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    ABSTRACT: Uta Griesenbach1, Makoto Inoue2, Mamoru Hasegawa2, Eric WFW Alton11Department of Gene Therapy, Imperial College London, UK; The UK Cystic Fibrosis Gene Therapy Consortium; 2DNAVEC Corporation, Tsukuba, JapanAbstract: Gene transfer to the airway epithelium has been more difficult than originally anticipated, largely because of significant extra- and intracellular barriers in the lung. In general, viral vectors are more adapted to overcoming these barriers than nonviral gene transfer agents and are, therefore, more efficient in transferring genes into recipient cells. Viral vectors derived from adenovirus, adeno-associated virus, and Sendai virus, which all have a natural tropism for the airway epithelium, have been evaluated for cystic fibrosis (CF) gene therapy. Although these vectors transduce airway epithelial cells efficiently, gene expression is transient and repeated administration is inefficient. They are, therefore, unlikely to be suitable for CF gene therapy. More recently, lentiviruses (LV) have been assessed for lung gene transfer. In contrast to retroviruses, they transduce nondividing cells and randomly integrate into the genome. However, LVs do not have a natural tropism for the lung, and a significant amount of effort has been put into pseudotyping these vectors with proteins suitable for airway gene transfer. Several studies have shown that LV-mediated transduction leads to persistent gene expression (for the lifetime of the animal) in the airways and, importantly, repeated administration is feasible. Thus, appropriately pseudotyped LV vectors are promising candidates for CF gene therapy. Here, we will review preclinical and clinical research related to viral CF gene therapy.Keywords: cystic fibrosis, gene therapy, adenovirus, AAV, lentivirus, Sendai virus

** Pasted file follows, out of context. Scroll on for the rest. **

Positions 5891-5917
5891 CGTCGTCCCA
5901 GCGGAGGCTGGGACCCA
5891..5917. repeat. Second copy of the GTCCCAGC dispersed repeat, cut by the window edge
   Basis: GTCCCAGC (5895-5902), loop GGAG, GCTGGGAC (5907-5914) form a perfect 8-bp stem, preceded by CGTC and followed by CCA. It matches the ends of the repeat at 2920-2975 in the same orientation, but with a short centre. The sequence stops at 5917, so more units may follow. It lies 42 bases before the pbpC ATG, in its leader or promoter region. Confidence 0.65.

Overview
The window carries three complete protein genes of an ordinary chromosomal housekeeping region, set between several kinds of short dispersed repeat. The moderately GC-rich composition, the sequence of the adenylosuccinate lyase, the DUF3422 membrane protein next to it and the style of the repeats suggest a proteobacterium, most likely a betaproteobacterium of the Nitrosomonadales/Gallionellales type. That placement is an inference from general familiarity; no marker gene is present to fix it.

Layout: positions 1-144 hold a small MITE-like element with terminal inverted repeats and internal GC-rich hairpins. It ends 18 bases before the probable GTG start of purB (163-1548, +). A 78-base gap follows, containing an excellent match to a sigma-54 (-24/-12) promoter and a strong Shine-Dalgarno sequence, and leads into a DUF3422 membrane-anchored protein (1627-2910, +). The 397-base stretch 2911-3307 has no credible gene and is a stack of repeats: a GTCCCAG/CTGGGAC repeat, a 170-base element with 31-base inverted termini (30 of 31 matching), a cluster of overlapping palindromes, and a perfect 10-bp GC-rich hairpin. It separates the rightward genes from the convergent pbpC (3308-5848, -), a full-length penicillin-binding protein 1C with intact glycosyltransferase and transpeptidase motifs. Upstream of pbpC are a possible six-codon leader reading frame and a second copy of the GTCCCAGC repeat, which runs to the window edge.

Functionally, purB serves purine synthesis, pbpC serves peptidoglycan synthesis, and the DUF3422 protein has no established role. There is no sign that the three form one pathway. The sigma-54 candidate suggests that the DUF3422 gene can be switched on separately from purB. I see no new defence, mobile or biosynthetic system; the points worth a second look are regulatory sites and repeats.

Virus Adaptation and Treatment 12/2010; 2. DOI:10.2147/VAAT.S8887